Does Marie Kondo argue with her husband about cleaning every day? One in five of couples do

We can't imagine Marie Kondo having a ding-dong with her other half about not washing up, not changing bed sheets often enough, and leaving dirty crockery out. But these things are what drive us mad about our partners' habits

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We're picturing Marie Kondo's huband getting a ticking off because he hasn't loaded the dishwasher again. Or maybe she has left a dirty cup on the coffee table. Again. Sound familiar? Well, maybe the Kondo household scenario is unlikely – and, in fact, we have reported in the past that Marie K wouldn't force her children to be tidy – but most of us who live with a partner or spouse will have argued with them about their cleaning habits at some point, right. And, sadly, for some of us, arguing about cleaning with our loved ones has become a daily habit. 

A new study of 2,000 adults by online blinds retailer 247 Blinds reveals that half of the couples who participated argue about cleaning techniques, a third can't agree on how often domestic chores should be performed, and a fifth bicker about something cleaning-related on a daily basis.

The poll also included giving respondents a chance to point to the habit that they found most annoying their partner. Not cleaning up after cooking topped the list at 23 per cent, with other prominent pet peeves including leaving dirty mugs around the house (21 per cent), not replacing toilet rolls (20 per cent), and not putting clothes in the laundry basket (17 per cent).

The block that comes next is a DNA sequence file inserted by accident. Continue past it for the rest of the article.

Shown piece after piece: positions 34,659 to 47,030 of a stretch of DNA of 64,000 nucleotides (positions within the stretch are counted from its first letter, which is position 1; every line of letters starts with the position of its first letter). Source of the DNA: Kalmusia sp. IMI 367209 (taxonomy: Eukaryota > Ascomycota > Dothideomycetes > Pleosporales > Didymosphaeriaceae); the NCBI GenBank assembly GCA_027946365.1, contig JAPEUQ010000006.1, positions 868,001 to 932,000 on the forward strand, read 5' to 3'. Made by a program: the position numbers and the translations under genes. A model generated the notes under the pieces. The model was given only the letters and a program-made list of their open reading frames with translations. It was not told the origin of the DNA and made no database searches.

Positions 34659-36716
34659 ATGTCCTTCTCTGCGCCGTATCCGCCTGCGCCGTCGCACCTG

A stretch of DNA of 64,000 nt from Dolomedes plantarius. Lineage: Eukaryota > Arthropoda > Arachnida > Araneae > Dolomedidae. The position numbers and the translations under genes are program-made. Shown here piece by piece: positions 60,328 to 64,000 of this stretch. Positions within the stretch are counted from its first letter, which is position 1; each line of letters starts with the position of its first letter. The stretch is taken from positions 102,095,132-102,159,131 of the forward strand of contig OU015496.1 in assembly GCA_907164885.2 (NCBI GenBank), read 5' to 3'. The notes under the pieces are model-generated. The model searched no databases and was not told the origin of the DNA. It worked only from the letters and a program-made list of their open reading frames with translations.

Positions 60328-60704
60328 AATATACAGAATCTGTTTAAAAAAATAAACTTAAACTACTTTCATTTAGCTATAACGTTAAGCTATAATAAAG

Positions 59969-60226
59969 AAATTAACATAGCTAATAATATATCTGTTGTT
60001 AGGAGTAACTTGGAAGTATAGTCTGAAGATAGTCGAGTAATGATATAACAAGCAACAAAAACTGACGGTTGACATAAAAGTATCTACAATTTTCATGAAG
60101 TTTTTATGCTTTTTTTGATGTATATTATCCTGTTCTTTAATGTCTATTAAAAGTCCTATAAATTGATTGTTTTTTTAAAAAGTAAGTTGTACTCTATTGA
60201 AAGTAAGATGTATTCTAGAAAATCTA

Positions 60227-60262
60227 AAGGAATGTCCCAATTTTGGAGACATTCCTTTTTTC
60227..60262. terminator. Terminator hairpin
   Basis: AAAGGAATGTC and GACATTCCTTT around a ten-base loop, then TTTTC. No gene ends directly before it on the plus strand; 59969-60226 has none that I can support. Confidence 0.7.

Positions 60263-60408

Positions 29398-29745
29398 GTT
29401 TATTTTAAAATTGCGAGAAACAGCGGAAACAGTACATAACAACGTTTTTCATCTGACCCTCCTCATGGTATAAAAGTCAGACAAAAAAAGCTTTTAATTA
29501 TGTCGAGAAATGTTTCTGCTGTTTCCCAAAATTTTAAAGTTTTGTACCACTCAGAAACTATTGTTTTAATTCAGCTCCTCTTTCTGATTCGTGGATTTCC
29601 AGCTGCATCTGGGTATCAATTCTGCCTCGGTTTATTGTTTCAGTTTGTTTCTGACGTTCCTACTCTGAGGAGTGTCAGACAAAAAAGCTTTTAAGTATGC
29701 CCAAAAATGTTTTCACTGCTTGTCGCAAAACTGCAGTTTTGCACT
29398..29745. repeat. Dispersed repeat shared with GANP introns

Sally Baker, Senior Therapist at Working on the Body, explains the psychological underpinnings of cleaning-related arguments between cohabiting couples:

'People often have different attitudes towards levels of cleanliness within the home and this can lead to feelings of stress and resentment. One of the most significant influences on a person’s attitude towards cleaning is how they were brought up. However, there is also a known link between depression and feeling overwhelmed and this can make people unable to keep their house in order, which in turn can make a person’s depression or anxiety even worse.'

So, how can you encourage your messy (and potentially anxious) partner to improve their domestic cleaning habits? The key is positive reinforcement rather than harsh criticism. Sally continues, 

'A person can change their attitude towards cleaning and domestic chores, but they have to feel motivated to do so. If you want your partner or flatmate to help out more at home, giving incentives and praise when they have done something helpful is much more likely to change their behaviour than being critical!'

We can add that it may be useful to engage with your partner Marie Kondo style. By talking about cleaning and tidying in terms of positivity and joy, rather than in terms of blame and guilt, you may be able to help your loved one change how they think about cleaning from boring chore to something that makes you both happier. Good luck this weekend.